Anger is the response to situations or events that act as triggers. We learn from our parents to expect things in life. When our expectations are not met we experience fear, anxiety or uncertainty.
Anger stems from these emotions and it starts in our head as self-talk. We may end up giving this self-talk some kind of expression, in our personal style.
Is our anger an arousal for action or an opportunity for calm thinking?
Awareness of the mental self-talking is the first step for positive anger management.
Fear of a possible threat is often the perception of a possibility, not necessarily of a real danger. Our body reacts with muscle tension, accelerated heart beat, sweat and restlessness. Unresolved anger can create physical illness.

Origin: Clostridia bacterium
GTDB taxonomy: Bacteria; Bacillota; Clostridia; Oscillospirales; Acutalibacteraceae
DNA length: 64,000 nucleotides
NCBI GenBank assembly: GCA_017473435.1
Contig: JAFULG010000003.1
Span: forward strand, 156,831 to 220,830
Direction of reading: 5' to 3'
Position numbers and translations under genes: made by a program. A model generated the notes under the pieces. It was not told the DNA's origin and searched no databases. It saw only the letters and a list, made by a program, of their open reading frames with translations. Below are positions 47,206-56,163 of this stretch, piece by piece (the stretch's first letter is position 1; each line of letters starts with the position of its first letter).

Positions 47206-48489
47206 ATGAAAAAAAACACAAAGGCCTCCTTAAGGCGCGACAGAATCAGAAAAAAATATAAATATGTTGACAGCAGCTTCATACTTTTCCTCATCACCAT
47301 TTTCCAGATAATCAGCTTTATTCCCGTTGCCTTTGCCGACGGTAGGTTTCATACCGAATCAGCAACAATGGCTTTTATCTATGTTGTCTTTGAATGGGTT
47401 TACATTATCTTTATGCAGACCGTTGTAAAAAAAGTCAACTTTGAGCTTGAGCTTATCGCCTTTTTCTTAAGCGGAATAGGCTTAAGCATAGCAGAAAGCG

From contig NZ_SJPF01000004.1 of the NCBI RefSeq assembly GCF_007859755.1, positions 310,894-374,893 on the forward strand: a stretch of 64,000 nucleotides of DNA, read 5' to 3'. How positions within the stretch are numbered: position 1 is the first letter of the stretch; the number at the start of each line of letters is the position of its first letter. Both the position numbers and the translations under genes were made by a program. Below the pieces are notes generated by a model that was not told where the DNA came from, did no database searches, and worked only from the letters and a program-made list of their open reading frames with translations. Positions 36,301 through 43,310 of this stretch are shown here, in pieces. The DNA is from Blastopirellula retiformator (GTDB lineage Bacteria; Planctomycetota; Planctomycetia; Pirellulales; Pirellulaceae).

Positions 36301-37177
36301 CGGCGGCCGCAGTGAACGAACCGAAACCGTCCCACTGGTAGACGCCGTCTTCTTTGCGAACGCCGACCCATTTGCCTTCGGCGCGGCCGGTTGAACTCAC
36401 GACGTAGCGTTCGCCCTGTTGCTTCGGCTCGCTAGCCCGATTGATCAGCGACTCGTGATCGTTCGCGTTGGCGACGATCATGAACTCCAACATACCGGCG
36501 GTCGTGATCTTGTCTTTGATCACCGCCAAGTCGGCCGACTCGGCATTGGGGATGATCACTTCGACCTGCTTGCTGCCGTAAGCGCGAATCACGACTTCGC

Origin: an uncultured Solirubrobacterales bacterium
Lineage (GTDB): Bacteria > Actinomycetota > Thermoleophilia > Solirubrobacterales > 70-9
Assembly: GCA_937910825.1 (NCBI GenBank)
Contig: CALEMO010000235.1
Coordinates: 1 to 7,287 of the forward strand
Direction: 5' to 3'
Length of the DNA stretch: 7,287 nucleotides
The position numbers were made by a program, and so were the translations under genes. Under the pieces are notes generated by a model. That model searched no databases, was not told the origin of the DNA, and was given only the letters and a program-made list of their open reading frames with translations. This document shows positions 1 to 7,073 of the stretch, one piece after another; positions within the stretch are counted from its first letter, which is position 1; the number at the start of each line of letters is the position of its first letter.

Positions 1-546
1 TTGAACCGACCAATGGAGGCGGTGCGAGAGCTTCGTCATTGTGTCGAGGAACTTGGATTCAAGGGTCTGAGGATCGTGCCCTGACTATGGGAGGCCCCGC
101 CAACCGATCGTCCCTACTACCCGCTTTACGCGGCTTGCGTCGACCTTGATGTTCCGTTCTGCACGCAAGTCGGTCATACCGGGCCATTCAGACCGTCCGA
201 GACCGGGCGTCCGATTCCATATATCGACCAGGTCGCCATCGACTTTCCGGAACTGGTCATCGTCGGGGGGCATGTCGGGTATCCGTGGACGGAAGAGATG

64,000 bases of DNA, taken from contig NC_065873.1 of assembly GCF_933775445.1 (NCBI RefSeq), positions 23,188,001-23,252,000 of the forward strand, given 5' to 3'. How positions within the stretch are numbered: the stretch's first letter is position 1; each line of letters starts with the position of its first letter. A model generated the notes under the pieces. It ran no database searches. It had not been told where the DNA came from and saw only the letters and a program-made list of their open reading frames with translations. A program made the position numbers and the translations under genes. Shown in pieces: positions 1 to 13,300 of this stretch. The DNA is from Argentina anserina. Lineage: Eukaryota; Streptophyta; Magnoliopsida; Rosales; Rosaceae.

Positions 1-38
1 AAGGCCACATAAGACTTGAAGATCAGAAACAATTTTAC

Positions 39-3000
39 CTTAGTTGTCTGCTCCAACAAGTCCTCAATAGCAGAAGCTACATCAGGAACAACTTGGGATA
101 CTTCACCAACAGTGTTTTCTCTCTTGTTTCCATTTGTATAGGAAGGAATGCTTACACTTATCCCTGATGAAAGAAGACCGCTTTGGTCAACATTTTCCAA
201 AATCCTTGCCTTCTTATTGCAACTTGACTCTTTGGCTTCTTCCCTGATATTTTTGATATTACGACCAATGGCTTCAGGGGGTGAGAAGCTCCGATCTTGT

Acting out on anger can create a negative cycle: acting out, regretting, apologising, starting again.
An alternative to acting on anger in a destructive, violent way, could be action aimed at resolving the threatening situation.
Because the issue is not the anger, the issue is the possible threat.
Anger should not be discarded, instead it needs to be used properly.
If we use anger as a reminder of a problem that needs to be dealt with, then we can choose the best course of action to seek such resolution.
Assertiveness will help discussing the problem, looking at solutions, negotiate one that could be acceptable to both parties.
Anger will then became the energy to fuel necessary positive and constructive action.